Parable of 'El País' bodes ill for democratic media
Spain’s crisis is not only economic but systemic and existential. Hard-pressed citizens are, understandably, losing faith in their political institutions. The idea of Spain as a unified nation state is challenged by leaders in the powerhouses of Catalonia and the Basque Country.
So a journalistic forum in which all options can be discussed is vitally important, especially in a country where democratic culture is still not embedded in all sectors of society. Hitherto, El País has stood almost alone for pluralistic opinion in the Madrid press. Other powerful media are routinely sensationalistic and vitriolic, relishing ideological hysteria and division and scorning reasoned debate.
Today, however, it seems that the paper’s cherished values are under severe threat. Two weeks ago, the paper sacked 149 people, one-third of its journalistic staff. Many are veterans, with a wealth of experience the paper can ill afford to lose. Some of them served the paper unflinchingly, though under daily death threat from Basque terror group Eta.
They were all summarily dismissed by email, and under the miserable minimum redundancy conditions imposed by the conservative Partido Popular (PP) government. El País had previously severely criticised these measures.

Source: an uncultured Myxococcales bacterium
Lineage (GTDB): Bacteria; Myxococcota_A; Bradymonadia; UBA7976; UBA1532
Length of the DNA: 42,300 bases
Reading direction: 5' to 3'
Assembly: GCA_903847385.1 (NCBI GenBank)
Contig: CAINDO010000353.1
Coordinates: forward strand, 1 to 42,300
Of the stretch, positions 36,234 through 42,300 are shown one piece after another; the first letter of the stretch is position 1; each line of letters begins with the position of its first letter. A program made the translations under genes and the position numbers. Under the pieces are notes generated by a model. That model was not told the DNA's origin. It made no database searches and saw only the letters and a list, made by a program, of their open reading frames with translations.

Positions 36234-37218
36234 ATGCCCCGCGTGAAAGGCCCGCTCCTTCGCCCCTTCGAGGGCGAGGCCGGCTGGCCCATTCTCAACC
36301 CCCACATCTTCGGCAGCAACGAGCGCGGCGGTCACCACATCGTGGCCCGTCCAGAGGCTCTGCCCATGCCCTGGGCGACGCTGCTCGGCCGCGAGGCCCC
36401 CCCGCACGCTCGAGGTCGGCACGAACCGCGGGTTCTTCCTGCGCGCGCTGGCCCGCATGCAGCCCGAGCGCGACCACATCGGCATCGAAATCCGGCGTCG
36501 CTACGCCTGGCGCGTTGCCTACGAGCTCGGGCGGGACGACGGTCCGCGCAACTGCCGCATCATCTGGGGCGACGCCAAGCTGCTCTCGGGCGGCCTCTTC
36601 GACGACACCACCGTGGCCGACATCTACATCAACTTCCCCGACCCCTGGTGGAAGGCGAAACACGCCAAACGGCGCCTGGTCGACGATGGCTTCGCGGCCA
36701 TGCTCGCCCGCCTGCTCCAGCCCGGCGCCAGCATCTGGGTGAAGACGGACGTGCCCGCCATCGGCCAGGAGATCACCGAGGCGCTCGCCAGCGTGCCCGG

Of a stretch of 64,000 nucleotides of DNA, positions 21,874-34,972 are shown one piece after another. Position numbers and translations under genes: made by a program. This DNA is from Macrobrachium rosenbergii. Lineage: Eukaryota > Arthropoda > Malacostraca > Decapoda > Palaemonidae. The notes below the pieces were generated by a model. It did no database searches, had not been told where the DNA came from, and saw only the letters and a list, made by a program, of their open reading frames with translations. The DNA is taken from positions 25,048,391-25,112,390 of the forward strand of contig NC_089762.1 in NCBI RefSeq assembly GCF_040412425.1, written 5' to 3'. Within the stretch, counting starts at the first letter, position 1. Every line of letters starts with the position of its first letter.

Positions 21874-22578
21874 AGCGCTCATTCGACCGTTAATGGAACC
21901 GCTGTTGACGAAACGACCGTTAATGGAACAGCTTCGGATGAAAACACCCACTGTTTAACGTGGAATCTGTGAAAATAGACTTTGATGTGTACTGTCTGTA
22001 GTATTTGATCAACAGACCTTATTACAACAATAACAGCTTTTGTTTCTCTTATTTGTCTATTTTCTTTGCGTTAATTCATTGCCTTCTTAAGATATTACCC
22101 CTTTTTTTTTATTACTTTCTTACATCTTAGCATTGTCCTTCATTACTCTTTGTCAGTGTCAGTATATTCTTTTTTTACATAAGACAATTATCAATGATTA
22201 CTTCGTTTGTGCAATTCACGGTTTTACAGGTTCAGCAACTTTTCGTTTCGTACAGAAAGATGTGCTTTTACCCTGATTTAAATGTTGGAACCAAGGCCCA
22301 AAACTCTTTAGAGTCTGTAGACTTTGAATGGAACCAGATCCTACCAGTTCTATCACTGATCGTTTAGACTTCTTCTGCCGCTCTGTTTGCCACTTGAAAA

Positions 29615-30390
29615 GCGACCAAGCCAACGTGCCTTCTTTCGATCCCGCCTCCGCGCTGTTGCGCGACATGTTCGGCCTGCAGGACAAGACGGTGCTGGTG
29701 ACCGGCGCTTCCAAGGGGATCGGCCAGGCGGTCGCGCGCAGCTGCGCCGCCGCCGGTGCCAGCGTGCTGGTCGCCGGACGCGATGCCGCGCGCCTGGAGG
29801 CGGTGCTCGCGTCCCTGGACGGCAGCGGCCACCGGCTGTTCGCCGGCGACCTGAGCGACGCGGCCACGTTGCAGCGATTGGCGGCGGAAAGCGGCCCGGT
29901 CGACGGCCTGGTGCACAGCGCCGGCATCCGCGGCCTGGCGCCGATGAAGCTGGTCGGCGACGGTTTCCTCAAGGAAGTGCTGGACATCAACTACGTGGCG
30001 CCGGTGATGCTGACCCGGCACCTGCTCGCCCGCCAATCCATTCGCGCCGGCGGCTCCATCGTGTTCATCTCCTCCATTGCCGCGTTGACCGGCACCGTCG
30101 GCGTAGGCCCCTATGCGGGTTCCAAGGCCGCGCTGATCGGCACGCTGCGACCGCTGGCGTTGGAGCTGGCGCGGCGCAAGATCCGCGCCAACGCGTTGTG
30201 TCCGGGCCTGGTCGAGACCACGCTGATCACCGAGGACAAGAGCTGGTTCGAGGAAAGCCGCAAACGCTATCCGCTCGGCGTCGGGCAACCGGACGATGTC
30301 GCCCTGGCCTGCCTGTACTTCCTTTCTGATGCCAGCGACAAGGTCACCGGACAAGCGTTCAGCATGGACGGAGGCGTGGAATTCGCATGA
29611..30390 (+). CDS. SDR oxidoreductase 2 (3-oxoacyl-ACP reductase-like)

There is no doubt these journalists were very well paid. It is arguable that high salaries should be trimmed in these straitened times – if there were any sign that the pain was being spread evenly in society. “Journalists cannot continue to live this well,” said Cebrián recently.
However, as in our own ever- more inegalitarian republic, the very rich in Spain get richer while the poor become unbearably poorer and the middle class sinks towards poverty. Imagine how Cebrián’s words rankle with his erstwhile colleagues, who know that he earned €13 million (yes, million) in 2011.
‘Liberty and democracy’
And it is Prisa’s international strategy, presumably in pursuit of such super-salaries for executives, and not the wages of the staff, that is bringing the paper down.
However, the most serious problem at El País is not the sackings but the paper’s subsequent censorship of its most distinguished contributors and columnists. Some 30 writers, including Nobel Prize winner Mario Vargas Llosa (not exactly a bleeding heart of the left, you may recall), have written to its editorial committee.
They describe the recent events “as one more step in the deterioration of the basic values of this paper, crucial for liberty and democracy in Spain . . . in the face of the deep economic, political and institutional crisis facing Spain and Europe”.
That El País has not published this letter, let alone replied to it, speaks volumes about a situation where plutocracy has supplanted democracy as a guiding principle. The decline of this once-great newspaper bodes ill for democratic media everywhere, and for democracy itself.
Paddy Woodworth is the author of two books on Spain.